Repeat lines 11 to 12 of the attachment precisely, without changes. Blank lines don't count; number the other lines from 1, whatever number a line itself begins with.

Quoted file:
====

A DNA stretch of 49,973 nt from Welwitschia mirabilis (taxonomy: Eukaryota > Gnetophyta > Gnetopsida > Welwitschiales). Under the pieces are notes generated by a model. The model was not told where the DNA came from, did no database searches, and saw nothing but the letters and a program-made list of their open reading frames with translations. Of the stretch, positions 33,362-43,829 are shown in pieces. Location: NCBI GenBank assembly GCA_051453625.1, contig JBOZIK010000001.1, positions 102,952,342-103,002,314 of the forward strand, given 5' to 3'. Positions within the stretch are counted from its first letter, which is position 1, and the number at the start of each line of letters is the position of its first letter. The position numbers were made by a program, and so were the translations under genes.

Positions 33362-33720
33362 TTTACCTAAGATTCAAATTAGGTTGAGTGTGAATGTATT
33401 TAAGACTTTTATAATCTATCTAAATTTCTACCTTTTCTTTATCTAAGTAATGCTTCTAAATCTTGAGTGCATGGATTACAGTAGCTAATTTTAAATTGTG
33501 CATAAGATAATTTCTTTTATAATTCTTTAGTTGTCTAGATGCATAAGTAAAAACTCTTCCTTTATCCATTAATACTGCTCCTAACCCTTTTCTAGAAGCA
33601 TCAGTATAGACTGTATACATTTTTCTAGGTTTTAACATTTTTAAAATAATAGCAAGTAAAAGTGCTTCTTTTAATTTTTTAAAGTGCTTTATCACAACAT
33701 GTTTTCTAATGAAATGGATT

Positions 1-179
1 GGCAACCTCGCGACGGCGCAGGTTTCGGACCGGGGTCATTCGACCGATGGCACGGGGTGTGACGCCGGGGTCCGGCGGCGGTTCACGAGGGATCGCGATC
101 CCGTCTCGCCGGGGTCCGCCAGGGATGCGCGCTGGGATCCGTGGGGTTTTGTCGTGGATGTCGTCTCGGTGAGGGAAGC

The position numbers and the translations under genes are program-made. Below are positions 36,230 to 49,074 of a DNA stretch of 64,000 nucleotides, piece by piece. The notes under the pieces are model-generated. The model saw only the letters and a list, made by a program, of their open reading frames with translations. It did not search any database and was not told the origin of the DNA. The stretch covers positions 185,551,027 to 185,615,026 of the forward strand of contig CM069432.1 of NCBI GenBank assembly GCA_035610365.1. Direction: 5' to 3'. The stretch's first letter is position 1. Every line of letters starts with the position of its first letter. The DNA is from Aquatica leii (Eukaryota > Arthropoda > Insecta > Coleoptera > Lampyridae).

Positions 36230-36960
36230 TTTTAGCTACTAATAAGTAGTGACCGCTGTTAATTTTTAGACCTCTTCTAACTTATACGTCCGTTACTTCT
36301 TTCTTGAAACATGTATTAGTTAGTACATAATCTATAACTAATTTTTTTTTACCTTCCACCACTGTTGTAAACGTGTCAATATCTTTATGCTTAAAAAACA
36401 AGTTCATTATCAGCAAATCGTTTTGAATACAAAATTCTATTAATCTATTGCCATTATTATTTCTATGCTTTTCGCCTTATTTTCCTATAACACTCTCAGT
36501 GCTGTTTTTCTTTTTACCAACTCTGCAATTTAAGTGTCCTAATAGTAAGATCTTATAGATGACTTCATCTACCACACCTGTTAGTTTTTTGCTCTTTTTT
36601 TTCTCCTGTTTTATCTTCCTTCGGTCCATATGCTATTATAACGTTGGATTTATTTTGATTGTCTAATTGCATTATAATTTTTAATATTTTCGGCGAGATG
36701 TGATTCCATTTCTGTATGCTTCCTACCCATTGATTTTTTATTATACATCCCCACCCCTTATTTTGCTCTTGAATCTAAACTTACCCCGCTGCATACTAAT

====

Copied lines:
The position numbers and the translations under genes are program-made. Below are positions 36,230 to 49,074 of a DNA stretch of 64,000 nucleotides, piece by piece. The notes under the pieces are model-generated. The model saw only the letters and a list, made by a program, of their open reading frames with translations. It did not search any database and was not told the origin of the DNA. The stretch covers positions 185,551,027 to 185,615,026 of the forward strand of contig CM069432.1 of NCBI GenBank assembly GCA_035610365.1. Direction: 5' to 3'. The stretch's first letter is position 1. Every line of letters starts with the position of its first letter. The DNA is from Aquatica leii (Eukaryota > Arthropoda > Insecta > Coleoptera > Lampyridae).

Positions 36230-36960